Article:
Every now and then one receives a request for a favour that doesn’t seem like a favour at all because it is simply a pleasure to do. A few weeks ago I received just such a request. My friend from Sweden asked me to go to Boro Park (also spelled Borough Park), a largely Hasidic neighbourhood in Brooklyn, to buy some books in Yiddish for a library where he works in Stockholm. He said they didn’t need to be anything specific, but they should be visually interesting enough to appeal to someone who might not actually understand Yiddish. Not a bad assignment – go buy pretty books. I accepted the challenge.
Now, you might be wondering what a library in Sweden would want with books in Yiddish, especially while acknowledging that the readership for said books will be limited. This all stems from a decision made in 1999 whereby the Minority Language Committee of Sweden designated five official minority languages of Sweden. These are Finnish, Sami, Romani, Meänkieli, and Yiddish. Increased awareness of Sweden’s minority language communities and pressure to recognise and support them resulted in a law being implemented on January 1, 2010 to establish legal recognition and protection of the official minority languages. (Incidentally, Swedish was not even recognised an official language until 2009).
“The law results from the fact that Swedish minority policies did not have the impact that was hoped for and that Sweden was criticised for not having met its international legal obligations. Above all, the needs of minorities had not been considered outside of the administrative departments. Therefore there is now a unified law that applies throughout the country with strengthened protection in certain areas. Ensuring that minority rights are enforced is one part of Sweden’s work for human rights.”
“Yiddish, Romani Chib, Finnish, Meänkieli, and Sami are national minority languages. The latter three have extra protection under the new law and can be used in correspondence with the authorities, and minorities have the right to elderly care and childcare in their own language.”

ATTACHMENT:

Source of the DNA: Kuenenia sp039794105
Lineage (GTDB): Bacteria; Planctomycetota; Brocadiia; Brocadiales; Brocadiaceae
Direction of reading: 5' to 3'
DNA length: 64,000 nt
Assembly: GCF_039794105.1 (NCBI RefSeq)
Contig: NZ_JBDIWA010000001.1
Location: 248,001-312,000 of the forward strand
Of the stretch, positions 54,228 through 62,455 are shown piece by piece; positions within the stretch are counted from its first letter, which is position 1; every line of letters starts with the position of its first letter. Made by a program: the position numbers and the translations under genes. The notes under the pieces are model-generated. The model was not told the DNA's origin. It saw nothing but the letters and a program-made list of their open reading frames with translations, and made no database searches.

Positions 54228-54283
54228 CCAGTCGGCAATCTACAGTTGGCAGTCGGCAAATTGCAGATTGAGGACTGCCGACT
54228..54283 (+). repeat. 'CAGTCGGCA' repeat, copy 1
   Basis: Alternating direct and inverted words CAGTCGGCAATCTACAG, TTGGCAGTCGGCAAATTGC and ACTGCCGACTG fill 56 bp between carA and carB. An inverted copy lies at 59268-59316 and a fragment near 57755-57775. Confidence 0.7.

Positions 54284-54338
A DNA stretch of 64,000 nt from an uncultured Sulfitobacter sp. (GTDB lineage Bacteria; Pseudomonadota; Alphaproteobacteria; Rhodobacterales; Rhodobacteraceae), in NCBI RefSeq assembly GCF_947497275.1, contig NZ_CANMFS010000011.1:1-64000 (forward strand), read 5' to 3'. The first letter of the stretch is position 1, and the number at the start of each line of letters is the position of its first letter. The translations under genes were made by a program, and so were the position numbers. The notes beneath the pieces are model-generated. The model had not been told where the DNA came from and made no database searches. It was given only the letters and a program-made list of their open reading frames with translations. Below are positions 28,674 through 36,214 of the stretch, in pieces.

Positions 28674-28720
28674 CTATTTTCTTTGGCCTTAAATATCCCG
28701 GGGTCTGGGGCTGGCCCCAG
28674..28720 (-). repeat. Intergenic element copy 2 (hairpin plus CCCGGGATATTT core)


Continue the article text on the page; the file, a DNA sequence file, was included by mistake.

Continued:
So what exactly were the criteria for deciding which languages should be included as official minority languages? Basically, a language would be granted official status if it had a historical presence in Sweden for a significant amount of time and if it was spoken by a significant amount of people. Yiddish, having been brought to Sweden by Jews starting in the 1700’s, and having had its population of speakers more recently replenished by refugees in the years after WWII, met the qualifications.
One final piece of the minority language legislation is that the speakers of these languages should reap cultural benefit from the newly acquired status. This idea of cultural benefit focuses in large part on the younger generations.
“The law is especially concerned with the development of children’s cultural identity and the promotion of minority language use among children.”
What all of this legal protection means, in a country like Sweden, is that there is a fair amount of funding available for the promotion of minority languages. On Sveriges Radio’s website you can find children’s stories in Yiddish, and Sveriges Utbildningsradio even has some children’s tv programs dubbed in Yiddish (as well as all the other minority languages). Yiddish books are published in Sweden every year, and there are language learning resources available for free online. And finally, getting back to my mission, librarian Yiddish-enthusiasts get to stock the shelves of their local libraries with Yiddish titles.
So last Monday I set out on the D train for Boro Park in search of fresh Yiddish materials to be sent to join the minority language love-fest over in Sweden. The mere 30 minutes it took me to get to my destination transported me to another world. Walking out of the station at 62nd Street is a bit like stepping back in time. The vast majority of the people are Hasidic, ultra-orthodox Jews, the women dressed in modest clothes right out of the 1940’s and the men dressed in hats, suits, and long coats that harken back a century or so further. The shops are mostly mom and pop establishments, some still with old hand-painted signs, and the language on the street is Yiddish.